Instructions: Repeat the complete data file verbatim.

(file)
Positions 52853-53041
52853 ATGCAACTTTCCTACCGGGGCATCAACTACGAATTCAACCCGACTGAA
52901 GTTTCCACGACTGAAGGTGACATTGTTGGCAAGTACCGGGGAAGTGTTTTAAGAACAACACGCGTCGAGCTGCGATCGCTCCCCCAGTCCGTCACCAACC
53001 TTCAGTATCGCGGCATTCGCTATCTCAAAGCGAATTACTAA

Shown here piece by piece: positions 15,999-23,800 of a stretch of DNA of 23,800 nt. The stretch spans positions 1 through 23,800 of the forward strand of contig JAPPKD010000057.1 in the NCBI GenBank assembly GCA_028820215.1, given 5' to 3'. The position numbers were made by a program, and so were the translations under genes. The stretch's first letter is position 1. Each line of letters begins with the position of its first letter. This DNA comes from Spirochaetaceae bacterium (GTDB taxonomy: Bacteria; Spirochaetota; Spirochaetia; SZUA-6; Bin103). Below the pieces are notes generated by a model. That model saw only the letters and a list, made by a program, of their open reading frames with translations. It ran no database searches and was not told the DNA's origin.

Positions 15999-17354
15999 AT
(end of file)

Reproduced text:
Positions 52853-53041
52853 ATGCAACTTTCCTACCGGGGCATCAACTACGAATTCAACCCGACTGAA
52901 GTTTCCACGACTGAAGGTGACATTGTTGGCAAGTACCGGGGAAGTGTTTTAAGAACAACACGCGTCGAGCTGCGATCGCTCCCCCAGTCCGTCACCAACC
53001 TTCAGTATCGCGGCATTCGCTATCTCAAAGCGAATTACTAA

Shown here piece by piece: positions 15,999-23,800 of a stretch of DNA of 23,800 nt. The stretch spans positions 1 through 23,800 of the forward strand of contig JAPPKD010000057.1 in the NCBI GenBank assembly GCA_028820215.1, given 5' to 3'. The position numbers were made by a program, and so were the translations under genes. The stretch's first letter is position 1. Each line of letters begins with the position of its first letter. This DNA comes from Spirochaetaceae bacterium (GTDB taxonomy: Bacteria; Spirochaetota; Spirochaetia; SZUA-6; Bin103). Below the pieces are notes generated by a model. That model saw only the letters and a list, made by a program, of their open reading frames with translations. It ran no database searches and was not told the DNA's origin.

Positions 15999-17354
15999 AT